Human Trafficking Hits Close to Home

Human Trafficking Hits Close to Home

By Lucy Nichols (Youth Advocate)

When many of us think about human trafficking, about sexual slavery we think of countries far away from Australia. We think about situations that don’t exist in our neighbourhoods, in our towns. However, upon hearing of recent events in Canberra I was reminded that Australia and Australians are directly involved in the creation of the sex slave trade.

The sex slave trade is a global phenomenon and countries involved are classified into three different categories: 1) origin countries where slaves are sourced, 2) transit countries where slaves are held waiting to be transported and 3) destination countries where slaves are transported to. Australia is a destination country. This means that citizens of our nation who utilize the commercial sex market create the demand for human trafficking and sexual slavery. The victims of this demand are trafficked from countries including: Cambodia, Thailand, Myanmar, China, Indonesia, Malaysia, Vietnam, The Republic of Korea and Russia.

Recently the Supreme Court of the ACT found Ms Nantahkhum of Canberra guilty of possessing a slave. The victim was forced into slavery through a process of debt bondage. The victim sought work to support her family and put her son through school. Ms Nantahkhum arranged for her to travel to Australia to work as a prostitute. She was informed that she would incur a debt that she was required to be pay back. She was however, told that it would not take her long to pay back the debt and that she would only be required to see 3 or 4 clients a day. However, she saw fourteen clients working six days a week to pay of a substantial debt of $45 000.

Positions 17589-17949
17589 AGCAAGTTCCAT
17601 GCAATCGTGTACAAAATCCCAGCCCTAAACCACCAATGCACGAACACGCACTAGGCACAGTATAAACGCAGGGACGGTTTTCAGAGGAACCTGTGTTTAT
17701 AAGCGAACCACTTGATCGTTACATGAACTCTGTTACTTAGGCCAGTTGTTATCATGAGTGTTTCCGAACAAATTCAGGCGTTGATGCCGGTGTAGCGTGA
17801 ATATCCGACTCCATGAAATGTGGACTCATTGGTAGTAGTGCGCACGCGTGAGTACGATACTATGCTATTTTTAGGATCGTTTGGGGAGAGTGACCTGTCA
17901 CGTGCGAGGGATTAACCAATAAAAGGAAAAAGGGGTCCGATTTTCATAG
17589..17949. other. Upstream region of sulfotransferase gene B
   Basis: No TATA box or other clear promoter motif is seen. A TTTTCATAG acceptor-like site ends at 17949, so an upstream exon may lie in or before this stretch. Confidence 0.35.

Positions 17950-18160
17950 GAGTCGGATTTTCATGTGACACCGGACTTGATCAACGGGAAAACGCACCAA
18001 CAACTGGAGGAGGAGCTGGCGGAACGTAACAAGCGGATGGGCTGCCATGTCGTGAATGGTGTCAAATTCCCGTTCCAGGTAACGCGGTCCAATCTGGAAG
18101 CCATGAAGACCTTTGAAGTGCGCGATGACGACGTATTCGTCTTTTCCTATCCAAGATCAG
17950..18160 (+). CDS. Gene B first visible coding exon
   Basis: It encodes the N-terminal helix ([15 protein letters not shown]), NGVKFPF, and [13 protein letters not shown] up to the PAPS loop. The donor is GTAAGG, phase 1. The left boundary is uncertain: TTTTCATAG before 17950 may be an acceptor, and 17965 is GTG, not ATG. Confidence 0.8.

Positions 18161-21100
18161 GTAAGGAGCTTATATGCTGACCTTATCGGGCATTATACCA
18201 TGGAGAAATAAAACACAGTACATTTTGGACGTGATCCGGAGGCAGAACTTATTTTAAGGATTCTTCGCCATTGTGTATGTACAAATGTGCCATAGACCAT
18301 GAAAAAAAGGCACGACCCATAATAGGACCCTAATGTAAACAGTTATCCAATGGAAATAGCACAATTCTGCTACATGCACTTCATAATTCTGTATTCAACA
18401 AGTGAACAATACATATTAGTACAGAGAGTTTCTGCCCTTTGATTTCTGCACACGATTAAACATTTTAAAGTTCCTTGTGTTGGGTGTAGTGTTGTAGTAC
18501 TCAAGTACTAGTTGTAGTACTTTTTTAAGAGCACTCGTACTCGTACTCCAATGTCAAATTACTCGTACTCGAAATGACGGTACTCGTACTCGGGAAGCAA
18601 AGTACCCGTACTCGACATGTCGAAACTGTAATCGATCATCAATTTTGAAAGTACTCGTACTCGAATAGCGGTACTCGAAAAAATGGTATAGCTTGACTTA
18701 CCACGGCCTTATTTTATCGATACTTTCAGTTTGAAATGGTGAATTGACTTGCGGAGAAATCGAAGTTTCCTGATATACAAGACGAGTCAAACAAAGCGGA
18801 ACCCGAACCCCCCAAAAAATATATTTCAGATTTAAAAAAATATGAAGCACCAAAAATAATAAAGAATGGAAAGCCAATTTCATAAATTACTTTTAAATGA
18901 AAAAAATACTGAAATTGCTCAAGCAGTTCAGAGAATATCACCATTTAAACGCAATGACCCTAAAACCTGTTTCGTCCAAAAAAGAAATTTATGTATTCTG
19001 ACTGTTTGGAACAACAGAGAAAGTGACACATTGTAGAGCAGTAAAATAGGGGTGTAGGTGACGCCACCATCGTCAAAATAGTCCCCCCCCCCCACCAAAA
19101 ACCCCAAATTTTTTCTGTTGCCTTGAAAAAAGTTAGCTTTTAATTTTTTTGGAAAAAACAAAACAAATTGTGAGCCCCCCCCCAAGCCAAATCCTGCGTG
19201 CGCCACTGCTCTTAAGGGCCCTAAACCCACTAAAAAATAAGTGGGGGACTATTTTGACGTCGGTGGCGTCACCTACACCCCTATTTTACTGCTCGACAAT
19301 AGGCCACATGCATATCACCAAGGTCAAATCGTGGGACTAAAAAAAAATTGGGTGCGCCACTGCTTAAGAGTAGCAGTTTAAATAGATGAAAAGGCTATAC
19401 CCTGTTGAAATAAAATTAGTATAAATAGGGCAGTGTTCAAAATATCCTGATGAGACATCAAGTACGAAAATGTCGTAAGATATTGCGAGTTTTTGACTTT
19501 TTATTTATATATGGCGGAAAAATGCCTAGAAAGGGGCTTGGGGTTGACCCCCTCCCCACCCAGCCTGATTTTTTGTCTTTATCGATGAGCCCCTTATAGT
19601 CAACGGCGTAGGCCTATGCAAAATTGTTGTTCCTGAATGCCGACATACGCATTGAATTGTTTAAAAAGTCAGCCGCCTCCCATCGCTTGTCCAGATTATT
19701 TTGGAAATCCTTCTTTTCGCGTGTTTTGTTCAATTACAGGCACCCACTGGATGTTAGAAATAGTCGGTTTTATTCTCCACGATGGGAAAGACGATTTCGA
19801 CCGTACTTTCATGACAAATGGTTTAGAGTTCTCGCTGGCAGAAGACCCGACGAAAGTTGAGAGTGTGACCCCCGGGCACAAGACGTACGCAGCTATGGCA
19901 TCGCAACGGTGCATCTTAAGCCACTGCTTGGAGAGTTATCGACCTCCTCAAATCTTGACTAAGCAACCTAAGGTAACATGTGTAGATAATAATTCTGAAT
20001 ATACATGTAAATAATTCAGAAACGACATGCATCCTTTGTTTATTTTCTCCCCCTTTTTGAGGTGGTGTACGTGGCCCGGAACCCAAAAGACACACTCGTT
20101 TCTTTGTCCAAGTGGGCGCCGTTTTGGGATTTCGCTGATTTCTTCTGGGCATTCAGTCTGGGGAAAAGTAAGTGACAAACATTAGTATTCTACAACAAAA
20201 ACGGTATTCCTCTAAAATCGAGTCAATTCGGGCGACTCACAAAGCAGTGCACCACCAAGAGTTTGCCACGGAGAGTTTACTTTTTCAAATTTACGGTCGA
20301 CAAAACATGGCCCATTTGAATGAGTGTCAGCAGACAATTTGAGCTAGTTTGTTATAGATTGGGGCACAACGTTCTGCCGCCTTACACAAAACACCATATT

This situation is not an uncommon one in Australia where it is estimated that anywhere between 300 to 1000 individuals every year are transported to Australia and exploited in the commercial sex industry.

Australians are creating the demand for such an industry which can be exhibited by sex tourism where Australians make up the largest percentage of perpetrators arrested or prosecuted for sex tourism in countries such as Thailand.

Consequently, to prevent the gross injustice of human trafficking, to diminish the prevalence of forced sexual servitude we must work together to reform the attitudes and practises that occur at home.

 

 

 

 

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